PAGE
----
An unfinished self-portrait by the Dutch master Rembrandt has been discovered under another painting using advanced scientific techniques.
No detail is visible in the face, but experts say it matches a reproductive print from 1633 that has an inscription saying it is by Rembrandt.
X-ray scanning was used to detect the pigments in hidden layers of paint.
A leading expert on Rembrandt said he was convinced of its authenticity based on similarities in painting style.
The unfinished self-portrait was discovered under another panel said to be by the master - Old Man with a Beard.
Art historian Ernst van de Wetering, head of the Rembrandt Research Project, said there were key technical similarities in painting style between the self-portrait and authenticated works by Rembrandt that date to the 1630s.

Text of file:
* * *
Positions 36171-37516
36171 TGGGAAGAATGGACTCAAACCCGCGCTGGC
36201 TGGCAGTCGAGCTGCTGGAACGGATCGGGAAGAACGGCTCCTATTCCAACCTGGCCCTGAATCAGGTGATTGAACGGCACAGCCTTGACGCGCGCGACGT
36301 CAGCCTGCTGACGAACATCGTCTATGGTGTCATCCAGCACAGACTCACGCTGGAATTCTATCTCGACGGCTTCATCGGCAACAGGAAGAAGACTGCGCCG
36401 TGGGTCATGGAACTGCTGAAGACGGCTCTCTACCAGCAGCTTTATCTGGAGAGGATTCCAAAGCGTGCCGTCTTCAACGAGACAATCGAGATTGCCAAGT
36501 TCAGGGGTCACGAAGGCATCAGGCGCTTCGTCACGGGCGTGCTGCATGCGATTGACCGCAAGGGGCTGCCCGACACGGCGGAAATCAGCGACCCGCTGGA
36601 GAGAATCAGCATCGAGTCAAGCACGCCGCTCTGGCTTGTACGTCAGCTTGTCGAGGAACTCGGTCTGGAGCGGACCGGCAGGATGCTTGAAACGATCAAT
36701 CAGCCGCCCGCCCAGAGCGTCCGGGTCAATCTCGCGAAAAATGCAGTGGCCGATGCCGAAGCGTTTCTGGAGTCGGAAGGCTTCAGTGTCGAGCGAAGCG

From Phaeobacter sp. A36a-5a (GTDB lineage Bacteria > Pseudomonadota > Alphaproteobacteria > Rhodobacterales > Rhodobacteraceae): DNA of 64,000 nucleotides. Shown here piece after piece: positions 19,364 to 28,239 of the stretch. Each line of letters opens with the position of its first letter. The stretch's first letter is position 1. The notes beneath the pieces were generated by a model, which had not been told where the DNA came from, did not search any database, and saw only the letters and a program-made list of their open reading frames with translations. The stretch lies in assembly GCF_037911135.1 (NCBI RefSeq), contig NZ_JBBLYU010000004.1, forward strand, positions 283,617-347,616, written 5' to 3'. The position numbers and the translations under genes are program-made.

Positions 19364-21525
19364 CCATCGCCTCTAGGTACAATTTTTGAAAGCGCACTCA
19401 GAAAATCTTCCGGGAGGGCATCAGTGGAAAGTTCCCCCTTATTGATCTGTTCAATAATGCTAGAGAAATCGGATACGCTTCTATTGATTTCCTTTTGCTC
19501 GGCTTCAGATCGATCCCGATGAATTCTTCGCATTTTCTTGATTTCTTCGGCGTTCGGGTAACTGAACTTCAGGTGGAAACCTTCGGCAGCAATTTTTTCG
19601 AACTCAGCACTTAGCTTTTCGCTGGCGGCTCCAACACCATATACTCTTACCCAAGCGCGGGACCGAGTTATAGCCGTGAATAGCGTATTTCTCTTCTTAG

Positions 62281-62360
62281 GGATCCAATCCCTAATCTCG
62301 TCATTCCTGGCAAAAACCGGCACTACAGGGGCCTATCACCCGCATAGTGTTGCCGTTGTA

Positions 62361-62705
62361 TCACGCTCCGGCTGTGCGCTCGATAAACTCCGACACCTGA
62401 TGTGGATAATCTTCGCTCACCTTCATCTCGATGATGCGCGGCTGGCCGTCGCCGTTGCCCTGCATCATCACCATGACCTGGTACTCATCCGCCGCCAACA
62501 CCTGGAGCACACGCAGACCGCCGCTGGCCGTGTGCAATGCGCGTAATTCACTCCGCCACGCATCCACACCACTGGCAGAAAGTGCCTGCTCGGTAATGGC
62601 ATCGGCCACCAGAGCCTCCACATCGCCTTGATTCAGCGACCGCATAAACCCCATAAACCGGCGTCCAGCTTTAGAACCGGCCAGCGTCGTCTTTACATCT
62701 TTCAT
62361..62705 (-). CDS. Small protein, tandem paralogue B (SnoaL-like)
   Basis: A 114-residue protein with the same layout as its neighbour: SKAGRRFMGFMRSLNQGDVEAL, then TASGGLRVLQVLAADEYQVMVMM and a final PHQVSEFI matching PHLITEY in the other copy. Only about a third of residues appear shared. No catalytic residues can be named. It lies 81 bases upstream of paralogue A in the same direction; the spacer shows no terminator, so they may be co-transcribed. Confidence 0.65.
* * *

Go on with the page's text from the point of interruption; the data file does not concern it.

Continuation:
There is also a copy of the painting that must have been made by one of the pupils in the artist's studio.
The self-portrait was revealed when the painting was scanned at the Brookhaven National Laboratory in New York and the ESRF light source in Grenoble, France.
Koen Janssens of the University of Antwerp, Belgium, told BBC News: "The portrait is considered to be an early work. So this documents a little bit better how Rembrandt in his early period was functioning in his workshop.
Prof Janssens, who led the X-ray scanning, added: "Which projects did he start? Which ones did he finish? How many are there that he changed his mind about and started over."
The technique of X-ray Fluorescence Spectrometry allowed the different chemical elements present in the paint to be mapped, revealing different views of the hidden image.